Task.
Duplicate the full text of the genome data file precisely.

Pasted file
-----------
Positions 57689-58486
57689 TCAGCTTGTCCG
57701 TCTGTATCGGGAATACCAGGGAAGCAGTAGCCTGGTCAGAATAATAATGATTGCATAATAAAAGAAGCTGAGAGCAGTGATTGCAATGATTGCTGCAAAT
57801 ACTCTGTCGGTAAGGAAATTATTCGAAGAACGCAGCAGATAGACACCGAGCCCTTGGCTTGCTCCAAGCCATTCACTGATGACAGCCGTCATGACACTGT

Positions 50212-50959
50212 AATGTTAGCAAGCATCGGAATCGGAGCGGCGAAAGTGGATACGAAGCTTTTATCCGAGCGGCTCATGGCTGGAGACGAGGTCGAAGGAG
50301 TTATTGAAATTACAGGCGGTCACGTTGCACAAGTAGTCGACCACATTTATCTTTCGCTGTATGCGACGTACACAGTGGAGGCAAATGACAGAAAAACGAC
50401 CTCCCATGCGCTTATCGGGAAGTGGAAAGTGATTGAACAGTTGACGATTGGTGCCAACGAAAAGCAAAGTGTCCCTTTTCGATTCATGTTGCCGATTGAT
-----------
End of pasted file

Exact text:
Positions 57689-58486
57689 TCAGCTTGTCCG
57701 TCTGTATCGGGAATACCAGGGAAGCAGTAGCCTGGTCAGAATAATAATGATTGCATAATAAAAGAAGCTGAGAGCAGTGATTGCAATGATTGCTGCAAAT
57801 ACTCTGTCGGTAAGGAAATTATTCGAAGAACGCAGCAGATAGACACCGAGCCCTTGGCTTGCTCCAAGCCATTCACTGATGACAGCCGTCATGACACTGT

Positions 50212-50959
50212 AATGTTAGCAAGCATCGGAATCGGAGCGGCGAAAGTGGATACGAAGCTTTTATCCGAGCGGCTCATGGCTGGAGACGAGGTCGAAGGAG
50301 TTATTGAAATTACAGGCGGTCACGTTGCACAAGTAGTCGACCACATTTATCTTTCGCTGTATGCGACGTACACAGTGGAGGCAAATGACAGAAAAACGAC
50401 CTCCCATGCGCTTATCGGGAAGTGGAAAGTGATTGAACAGTTGACGATTGGTGCCAACGAAAAGCAAAGTGTCCCTTTTCGATTCATGTTGCCGATTGAT